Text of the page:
New Policing Agreement Reached Between Mille Lacs Reservation And County
MILACA, Minn. (AP) — Mille Lacs County and the Mille Lacs Band of Ojibwe have reached an agreement for policing the tribe’s reservation in east-central Minnesota. County police had been absent from the reservation for two years.
The agreement that took effect Tuesday resolves a dispute that came to a head two years ago when the county terminated its law enforcement agreement with the band, ending 25 years of cooperation between the tribal police department and the county sheriff’s office.
Band leaders blamed the impasse for an increase in crime and opioid abuse, saying it left tribal police with insufficient authority to investigate crimes on its reservation.
“The past two years have been tragic and difficult years on the Mille Lacs Reservation,” Mille Lacs Band of Ojibwe chief executive Melanie Benjamin said in a statement.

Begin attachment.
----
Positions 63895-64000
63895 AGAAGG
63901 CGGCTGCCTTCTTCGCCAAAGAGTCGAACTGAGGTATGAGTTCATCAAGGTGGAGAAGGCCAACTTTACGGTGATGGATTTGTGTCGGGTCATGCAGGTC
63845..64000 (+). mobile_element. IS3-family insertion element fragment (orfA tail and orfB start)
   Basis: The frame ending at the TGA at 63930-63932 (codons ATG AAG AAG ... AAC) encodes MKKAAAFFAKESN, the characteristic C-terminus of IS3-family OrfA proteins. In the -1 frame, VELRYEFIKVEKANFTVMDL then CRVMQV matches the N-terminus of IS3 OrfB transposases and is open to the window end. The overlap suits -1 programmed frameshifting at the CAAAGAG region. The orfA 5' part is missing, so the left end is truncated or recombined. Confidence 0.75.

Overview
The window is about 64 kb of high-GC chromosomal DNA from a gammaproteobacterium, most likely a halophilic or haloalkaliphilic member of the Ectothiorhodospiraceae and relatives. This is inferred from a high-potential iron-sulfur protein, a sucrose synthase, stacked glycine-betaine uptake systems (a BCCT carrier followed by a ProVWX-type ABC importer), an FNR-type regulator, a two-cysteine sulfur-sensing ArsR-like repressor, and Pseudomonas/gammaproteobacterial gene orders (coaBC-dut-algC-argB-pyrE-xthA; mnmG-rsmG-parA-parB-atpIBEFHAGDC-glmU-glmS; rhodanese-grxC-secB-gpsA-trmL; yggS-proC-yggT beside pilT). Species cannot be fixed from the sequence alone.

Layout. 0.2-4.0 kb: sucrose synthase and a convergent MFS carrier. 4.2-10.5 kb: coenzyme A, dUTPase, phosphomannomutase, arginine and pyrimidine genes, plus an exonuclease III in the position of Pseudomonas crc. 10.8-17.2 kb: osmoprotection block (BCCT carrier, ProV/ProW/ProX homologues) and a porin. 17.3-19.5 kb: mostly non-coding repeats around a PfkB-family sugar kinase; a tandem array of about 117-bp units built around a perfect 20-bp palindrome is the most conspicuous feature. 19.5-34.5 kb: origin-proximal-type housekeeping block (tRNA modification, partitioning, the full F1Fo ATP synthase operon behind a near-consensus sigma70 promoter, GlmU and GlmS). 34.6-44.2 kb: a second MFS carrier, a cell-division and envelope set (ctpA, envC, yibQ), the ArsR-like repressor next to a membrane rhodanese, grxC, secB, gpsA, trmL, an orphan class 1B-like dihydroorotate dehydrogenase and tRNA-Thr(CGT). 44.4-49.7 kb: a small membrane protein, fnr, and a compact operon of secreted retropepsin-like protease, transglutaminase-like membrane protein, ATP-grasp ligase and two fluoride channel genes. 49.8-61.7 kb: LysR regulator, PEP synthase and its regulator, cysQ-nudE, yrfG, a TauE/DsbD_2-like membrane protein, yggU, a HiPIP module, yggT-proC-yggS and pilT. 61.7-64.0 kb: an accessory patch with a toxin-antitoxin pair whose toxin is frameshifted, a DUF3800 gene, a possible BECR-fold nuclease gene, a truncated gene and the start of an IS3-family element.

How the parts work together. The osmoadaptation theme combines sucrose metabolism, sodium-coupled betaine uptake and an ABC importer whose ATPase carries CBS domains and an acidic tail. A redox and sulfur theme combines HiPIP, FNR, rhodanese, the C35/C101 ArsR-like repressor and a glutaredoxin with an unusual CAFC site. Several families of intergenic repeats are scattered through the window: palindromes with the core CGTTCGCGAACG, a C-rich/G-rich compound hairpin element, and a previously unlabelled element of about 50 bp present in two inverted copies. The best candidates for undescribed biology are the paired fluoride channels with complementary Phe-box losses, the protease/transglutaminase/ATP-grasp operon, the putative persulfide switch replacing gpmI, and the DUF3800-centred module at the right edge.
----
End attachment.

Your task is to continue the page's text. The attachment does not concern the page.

County Attorney Joe Walsh said the new mutual aid agreement is very similar to the old power-sharing agreement, but spells out more clearly the roles of each agency.
Among other things, the agreement grants tribal police officers authority to work alongside county deputies in three townships on the south end of Lake Mille Lacs that include the main reservation and will increase the overall law enforcement presence in the area.
However, the deal doesn’t resolve a larger disagreement between the county and the band over reservation boundaries that was at the heart of the dispute over police powers. The band believes its reservation consists of 61,000 acres set aside in an 1855 treaty with the federal government. The county contends the reservation is limited to about 4,000 acres.